Can Texas legislators ban words?

A Letter to a Basketball Psychologist

by Mary Lou Serafine

I sued the Texas psychology board after they ordered me not to practice psychology or write words on my website saying, “Mary Lou Serafine is an Austin attorney and psychologist.”  They said I first needed a license in psychology.

As a result, the U.S. Court of Appeals for the Fifth Circuit struck down major parts of the Texas psychology licensing law as unconstitutional. The court agreed that the the law violated my first amendment right to freedom of speech.  The case is Serafine v. Branaman (2016). I’ve written about it here and here.

Later a reader who didn’t want to “get in any trouble” emailed me and said:

I work with basketball players at every level. Built my program from a biblical foundation and Basketball psychological approach.  Just so I understand, can I call myself a basketball psychologist?

I wrote back:

Dear Coach,

Of course, yes.  In America, we can call ourselves whatever we want—an astrophysicist, a war hero, a golf psychologist, a former unicorn in another life.  Because the question is not, Can I call myself a basketball psychologist? but rather, Can the government decide that I’m not who I say I am, and then tell me not to say that?

The answer is no.  The government can’t decide what is true or false about who we are, what we do, or what we call ourselves.  The First Amendment guarantees we’ll never have a Board of Truth to decide these questions.  There are no wise angels to sit on a Board of Truth.

But unfortunately there are still “Boards of Truth” running occupations such as psychology, counseling, nursing, accountancy, engineering, etc., and they have appointed themselves the wise angels, in my metaphor.  They have lobbied our state senators and representatives—people we actually voted in—so that laws have been passed letting these occupational angels keep certain words for themselves.

So if you call yourself a psychologist, accountant, or engineer, without getting their permission by obtaining an expensive license, the Boards of Truth as I call them will probably come after you.  They threaten huge fines.  They claim to own even variations on the forbidden words—psychologically, psychology, accounting, etc.

When they threaten big fines, ordinary people can’t fight back.

These boards are enforcing unconstitutional word-bans.  State legislators seem blind to the constitutional violation.

No one should think these boards are just going after false advertising.

They go after honest advertising.  They go after speech that isn’t advertising at all.  The Texas Attorney General’s lawyer stated in court, at the opening of the trial in Serafine v. Branaman, that “allowing just anybody to say ‘I’m a psychologist’ can mislead members of the public.”  So they tried to ban a whole sentence, not just a word.

The law on the books said that calling yourself a “psychologist” means that you are “practicing psychology”—itself a crime, without a license.

But how would you know if you were “practicing psychology”?  As background, remember that the law has to be clear, not vague or overly broad, so that the citizen knows what he is allowed to do.  He doesn’t have to stay in the dark, or go to the government, hat in hand, to ask if what he’s saying is OK.

But not even the psychology board’s Chairman, Dr. Branaman, could tell us what the “practice of psychology” is in the law, when we asked him under oath.  My lawyer said:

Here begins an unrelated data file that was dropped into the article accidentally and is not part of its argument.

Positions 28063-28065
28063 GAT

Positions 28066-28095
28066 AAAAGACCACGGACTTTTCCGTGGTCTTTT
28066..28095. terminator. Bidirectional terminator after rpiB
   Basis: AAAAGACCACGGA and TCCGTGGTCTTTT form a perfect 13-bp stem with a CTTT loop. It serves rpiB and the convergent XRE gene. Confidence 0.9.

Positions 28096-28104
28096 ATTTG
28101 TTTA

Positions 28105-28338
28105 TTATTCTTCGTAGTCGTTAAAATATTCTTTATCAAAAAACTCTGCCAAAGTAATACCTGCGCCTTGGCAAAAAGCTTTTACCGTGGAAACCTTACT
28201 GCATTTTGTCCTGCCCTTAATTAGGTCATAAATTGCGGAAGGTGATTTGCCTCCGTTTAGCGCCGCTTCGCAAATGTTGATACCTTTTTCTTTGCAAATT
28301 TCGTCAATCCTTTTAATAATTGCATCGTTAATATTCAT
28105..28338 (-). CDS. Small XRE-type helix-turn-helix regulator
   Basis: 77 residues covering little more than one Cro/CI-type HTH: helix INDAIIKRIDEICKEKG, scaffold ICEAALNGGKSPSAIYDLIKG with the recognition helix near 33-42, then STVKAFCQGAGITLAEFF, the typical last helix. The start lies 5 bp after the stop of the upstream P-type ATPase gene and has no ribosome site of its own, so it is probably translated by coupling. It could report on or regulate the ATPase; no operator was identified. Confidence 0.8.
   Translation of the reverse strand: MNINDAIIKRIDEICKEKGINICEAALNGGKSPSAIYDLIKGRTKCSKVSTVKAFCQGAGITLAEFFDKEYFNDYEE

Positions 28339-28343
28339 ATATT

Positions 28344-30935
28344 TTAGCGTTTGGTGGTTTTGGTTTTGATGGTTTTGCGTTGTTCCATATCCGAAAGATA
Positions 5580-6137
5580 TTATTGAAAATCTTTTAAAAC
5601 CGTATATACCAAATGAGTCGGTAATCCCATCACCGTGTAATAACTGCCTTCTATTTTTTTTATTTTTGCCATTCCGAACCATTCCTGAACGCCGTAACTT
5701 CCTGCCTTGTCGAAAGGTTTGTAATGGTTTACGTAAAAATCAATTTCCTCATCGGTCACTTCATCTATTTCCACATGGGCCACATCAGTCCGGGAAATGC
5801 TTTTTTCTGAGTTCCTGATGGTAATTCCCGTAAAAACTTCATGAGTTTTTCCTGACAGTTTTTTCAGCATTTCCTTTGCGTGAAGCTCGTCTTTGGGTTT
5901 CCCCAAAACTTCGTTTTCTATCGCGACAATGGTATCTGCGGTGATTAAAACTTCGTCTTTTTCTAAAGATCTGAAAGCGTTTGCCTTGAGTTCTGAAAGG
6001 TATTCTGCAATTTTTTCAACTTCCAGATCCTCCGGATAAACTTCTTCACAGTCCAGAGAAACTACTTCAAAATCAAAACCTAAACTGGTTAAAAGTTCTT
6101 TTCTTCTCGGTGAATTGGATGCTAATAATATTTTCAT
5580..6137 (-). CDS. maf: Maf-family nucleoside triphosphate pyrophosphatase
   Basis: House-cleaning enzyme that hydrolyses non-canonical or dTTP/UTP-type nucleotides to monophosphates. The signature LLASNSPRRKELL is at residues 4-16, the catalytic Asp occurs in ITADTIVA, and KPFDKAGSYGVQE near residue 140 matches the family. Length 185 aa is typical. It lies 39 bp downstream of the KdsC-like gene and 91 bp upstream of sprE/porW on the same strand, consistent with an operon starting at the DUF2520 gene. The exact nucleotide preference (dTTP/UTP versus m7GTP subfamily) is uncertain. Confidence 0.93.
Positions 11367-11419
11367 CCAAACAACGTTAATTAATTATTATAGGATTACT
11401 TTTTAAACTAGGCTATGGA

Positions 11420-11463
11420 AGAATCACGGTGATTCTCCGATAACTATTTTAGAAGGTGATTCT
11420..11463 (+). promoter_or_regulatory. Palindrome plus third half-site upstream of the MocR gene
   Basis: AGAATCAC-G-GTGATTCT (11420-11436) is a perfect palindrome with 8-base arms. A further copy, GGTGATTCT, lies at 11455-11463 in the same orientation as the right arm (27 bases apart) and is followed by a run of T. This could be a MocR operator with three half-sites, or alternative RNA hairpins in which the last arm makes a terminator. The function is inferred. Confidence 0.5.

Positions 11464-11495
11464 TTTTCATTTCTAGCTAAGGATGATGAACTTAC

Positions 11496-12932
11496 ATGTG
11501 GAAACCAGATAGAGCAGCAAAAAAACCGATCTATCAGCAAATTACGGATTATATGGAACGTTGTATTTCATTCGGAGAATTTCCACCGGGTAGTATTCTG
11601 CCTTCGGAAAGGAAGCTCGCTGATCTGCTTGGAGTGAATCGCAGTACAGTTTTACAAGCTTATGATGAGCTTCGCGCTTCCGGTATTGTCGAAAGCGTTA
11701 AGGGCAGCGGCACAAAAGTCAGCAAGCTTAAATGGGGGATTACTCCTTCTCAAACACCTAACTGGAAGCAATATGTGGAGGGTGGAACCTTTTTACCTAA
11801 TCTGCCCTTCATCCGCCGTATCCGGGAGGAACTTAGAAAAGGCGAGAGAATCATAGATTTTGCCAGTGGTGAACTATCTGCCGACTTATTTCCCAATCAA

Well, what I’m trying to understand is when does advice about life’s challenges cross the line from — into the practice of psychology, because I can’t figure that out based on what we’ve discussed.

There was no clear answer, so my lawyer went on:

But golf coaches, for instance, give advice about the psychology of the game and how to control your thoughts in order to improve your — your behavior on the golf course?

Dr. Branaman: They might.

Q. And assuming they’re not calling themselves psychologists, wouldn’t that nevertheless come under the purview of the act?

Dr. Branaman: I think I’d have to know the context of the specific case.

Q. Well, how — how would one read the statute and then determine if what they’ re going to do violates the act? I mean, if they’re — if they’re engaged in what I just described, golf coaching, talking to players about the psychological aspects of the game.

Dr. Branaman: To the best of my knowledge, we’ve never had a complaint filed in that regard, so I don’t know. 

Q. But in looking at the statute, can you tell me right now if that — if that would be covered?

Dr. Branaman: I would need to know the facts of the case.

Q. Well, they’re as I’ve represented them to you.

Dr. Branaman: Well, I would I would be looking for more collateral data if you came to me with a case based on that representation. I would be saying to you, just as I am now, I don’ t know. I need to know more about this.

For precisely this type of reason, the higher court in Serafine v. Branaman struck down the Texas definition of the practice of psychology “on its face,” as it applies to everyone.   But the Court did not strike down the word-ban on “psychologist” except “as applied” to me only.

Coach, I’m not able to give you legal advice on what you should “call yourself” and where, when, or to whom you can do that.  Even so, it depends on what state you or your players are in.  The Serafine v. Branaman decision doesn’t officially apply right now in 47 states.  It officially applies only in Texas, Louisiana, and Mississippi.

The Texas legislature starts meeting today, January 10, 2017.

Although I’ve recommended they create only a voluntary certification for psychologists, they might write a new psychology license.  Whether it’s constitutional is another matter.

Thanks for writing, Coach.

All the best,

Mary Lou Serafine

 

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